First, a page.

Wednesday, February 8, 2012 brought the debate on the future of LRT in Toronto to the floor of Council for a Special Meeting. After a year waiting for Mayor Ford to get his act together on the transit file, to bring his Memorandum of Understanding (MoU) with Queen’s Park to Council for debate, to bring a credible plan for financing the Sheppard Subway extensions into public view, Council had enough.
TTC Chair Karen Stintz, the last person the progressive wing of Council would have expected, filed a petition with the City Clerk on February 6 for the meeting with the support of 23 of her colleagues. Two days later, Council would be in open revolt against the Mayor. The public gallery filled quickly, with overflow viewing by video in the rotunda of City Hall, and the Press Gallery had more reporters and camera crews than I have seen at Council in years. They stayed all day — this was not a story to cover in an hour or so.
Stepping back from the political drama, this was an astounding day for me as a lifelong advocate for Light Rail Transit. Here was Toronto Council spending an entire day debating transit planning, technology and funding with a level of detailed knowledge of the issues advocates could only have dreamed of years ago. At stake was not just $8.4-billion of provincial money, but the future direction of transit development.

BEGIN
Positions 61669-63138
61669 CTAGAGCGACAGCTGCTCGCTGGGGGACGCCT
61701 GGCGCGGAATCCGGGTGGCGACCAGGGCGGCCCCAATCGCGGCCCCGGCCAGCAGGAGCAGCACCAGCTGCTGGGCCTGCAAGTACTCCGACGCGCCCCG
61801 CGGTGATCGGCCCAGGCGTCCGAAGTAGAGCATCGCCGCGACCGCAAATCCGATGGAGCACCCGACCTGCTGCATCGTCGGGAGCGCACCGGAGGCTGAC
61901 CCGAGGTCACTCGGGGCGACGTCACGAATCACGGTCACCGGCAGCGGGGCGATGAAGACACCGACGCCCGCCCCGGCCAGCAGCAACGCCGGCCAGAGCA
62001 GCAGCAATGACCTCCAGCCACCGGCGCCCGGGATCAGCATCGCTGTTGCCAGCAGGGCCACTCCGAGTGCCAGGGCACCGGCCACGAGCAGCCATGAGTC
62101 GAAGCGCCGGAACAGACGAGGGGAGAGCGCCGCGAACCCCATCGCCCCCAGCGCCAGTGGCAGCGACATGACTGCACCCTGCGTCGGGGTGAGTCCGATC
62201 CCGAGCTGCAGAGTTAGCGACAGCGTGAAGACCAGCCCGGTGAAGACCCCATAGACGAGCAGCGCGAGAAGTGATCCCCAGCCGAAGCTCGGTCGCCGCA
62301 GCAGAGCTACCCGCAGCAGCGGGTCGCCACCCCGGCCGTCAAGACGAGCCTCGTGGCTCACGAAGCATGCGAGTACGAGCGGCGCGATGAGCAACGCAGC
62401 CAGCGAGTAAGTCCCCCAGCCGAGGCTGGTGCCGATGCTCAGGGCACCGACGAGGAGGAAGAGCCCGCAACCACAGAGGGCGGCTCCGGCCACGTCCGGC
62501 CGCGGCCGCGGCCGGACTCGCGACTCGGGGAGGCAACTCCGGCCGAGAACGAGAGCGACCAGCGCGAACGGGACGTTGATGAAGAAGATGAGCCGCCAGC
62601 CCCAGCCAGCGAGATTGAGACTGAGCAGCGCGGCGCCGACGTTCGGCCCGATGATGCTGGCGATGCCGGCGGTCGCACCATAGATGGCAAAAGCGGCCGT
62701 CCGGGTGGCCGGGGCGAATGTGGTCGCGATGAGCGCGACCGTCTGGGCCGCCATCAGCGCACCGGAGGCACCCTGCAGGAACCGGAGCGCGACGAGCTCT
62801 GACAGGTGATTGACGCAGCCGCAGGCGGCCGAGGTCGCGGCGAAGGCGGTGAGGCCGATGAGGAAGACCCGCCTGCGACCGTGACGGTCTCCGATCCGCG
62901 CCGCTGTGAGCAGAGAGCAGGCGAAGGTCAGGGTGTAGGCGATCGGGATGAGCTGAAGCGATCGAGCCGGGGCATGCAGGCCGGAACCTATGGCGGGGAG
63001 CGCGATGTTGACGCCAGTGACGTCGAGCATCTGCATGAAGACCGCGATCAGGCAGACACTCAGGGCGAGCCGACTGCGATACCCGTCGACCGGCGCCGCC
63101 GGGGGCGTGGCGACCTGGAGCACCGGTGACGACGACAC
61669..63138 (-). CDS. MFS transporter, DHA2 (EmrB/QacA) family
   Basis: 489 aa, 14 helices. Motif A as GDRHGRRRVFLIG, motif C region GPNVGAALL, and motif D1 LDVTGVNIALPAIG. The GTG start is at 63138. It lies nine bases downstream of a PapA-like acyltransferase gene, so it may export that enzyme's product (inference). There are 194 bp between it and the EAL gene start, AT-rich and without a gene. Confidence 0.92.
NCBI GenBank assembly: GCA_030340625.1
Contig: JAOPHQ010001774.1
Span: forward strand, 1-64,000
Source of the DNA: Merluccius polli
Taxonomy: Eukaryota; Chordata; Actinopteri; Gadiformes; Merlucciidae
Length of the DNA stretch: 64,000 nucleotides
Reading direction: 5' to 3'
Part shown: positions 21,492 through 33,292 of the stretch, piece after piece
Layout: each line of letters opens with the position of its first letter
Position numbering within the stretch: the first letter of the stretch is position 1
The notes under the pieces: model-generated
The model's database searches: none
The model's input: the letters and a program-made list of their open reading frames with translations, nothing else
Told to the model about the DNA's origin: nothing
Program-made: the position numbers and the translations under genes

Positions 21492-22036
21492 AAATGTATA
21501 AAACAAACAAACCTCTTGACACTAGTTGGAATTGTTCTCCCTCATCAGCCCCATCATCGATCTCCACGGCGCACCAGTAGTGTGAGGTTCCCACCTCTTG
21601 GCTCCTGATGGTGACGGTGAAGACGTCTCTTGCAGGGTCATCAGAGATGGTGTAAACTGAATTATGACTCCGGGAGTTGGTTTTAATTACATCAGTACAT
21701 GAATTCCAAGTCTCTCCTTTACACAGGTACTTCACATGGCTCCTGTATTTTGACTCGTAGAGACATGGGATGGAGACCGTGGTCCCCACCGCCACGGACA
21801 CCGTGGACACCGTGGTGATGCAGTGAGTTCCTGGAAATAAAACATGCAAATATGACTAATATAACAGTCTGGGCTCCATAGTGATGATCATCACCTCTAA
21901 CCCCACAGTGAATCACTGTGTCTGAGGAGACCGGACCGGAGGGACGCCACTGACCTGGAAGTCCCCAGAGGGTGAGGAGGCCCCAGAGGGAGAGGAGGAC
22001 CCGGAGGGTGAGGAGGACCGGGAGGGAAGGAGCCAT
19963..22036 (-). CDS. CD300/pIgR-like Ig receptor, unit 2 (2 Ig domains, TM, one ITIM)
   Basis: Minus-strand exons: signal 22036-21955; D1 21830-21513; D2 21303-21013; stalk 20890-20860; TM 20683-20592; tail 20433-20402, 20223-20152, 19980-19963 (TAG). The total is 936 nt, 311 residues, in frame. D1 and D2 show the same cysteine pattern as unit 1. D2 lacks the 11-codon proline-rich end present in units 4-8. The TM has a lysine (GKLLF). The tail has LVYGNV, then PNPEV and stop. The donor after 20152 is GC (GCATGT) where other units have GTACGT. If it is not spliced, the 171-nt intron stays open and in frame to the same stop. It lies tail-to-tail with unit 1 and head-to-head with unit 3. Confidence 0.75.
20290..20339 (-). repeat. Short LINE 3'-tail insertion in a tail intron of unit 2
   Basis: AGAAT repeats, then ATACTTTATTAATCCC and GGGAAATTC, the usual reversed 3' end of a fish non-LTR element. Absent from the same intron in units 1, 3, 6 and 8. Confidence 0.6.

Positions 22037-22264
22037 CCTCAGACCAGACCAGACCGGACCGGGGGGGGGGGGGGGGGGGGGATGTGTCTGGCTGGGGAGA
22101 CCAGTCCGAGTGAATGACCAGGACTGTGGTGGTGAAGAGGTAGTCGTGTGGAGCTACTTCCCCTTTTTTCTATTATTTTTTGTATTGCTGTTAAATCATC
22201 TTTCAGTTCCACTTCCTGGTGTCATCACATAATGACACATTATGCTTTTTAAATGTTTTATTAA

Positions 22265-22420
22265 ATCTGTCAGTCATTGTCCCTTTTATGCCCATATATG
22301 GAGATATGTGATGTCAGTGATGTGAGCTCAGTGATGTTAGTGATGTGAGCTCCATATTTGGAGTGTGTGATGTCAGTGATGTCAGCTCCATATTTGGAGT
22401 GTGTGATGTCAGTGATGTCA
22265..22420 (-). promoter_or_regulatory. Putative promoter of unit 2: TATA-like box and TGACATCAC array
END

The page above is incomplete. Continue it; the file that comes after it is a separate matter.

The results are reported elsewhere. This article presents the flavour of the questions and speeches that filled the day together with a strong sense that LRT, forty years after the Streetcars for Toronto Committee’s victory, will finally have a fair chance in Toronto. I have included details of the questions asked by most Councillors in the interest of showing the range of the debate and the growing understanding, or lack of it, by various members of the details of the issues.
Mayor Ford is not known as a gracious loser, and long before the votes were actually counted, it was clear which way the issue would turn. The lowest point of the day came just after lunch when the Mayor’s team attempted to sabotage the meeting by breaking quorum. Council cannot meet without a majority of members present (23), and the Mayor’s folks actually seemed to think that by staying away, they could halt the meeting.
This shows the desperation of the anti-LRT side, and puts Ford’s later comment that Council’s vote was “irrelevant” in a different light. So relevant was that vote that he attempted to ensure it never took place. He failed.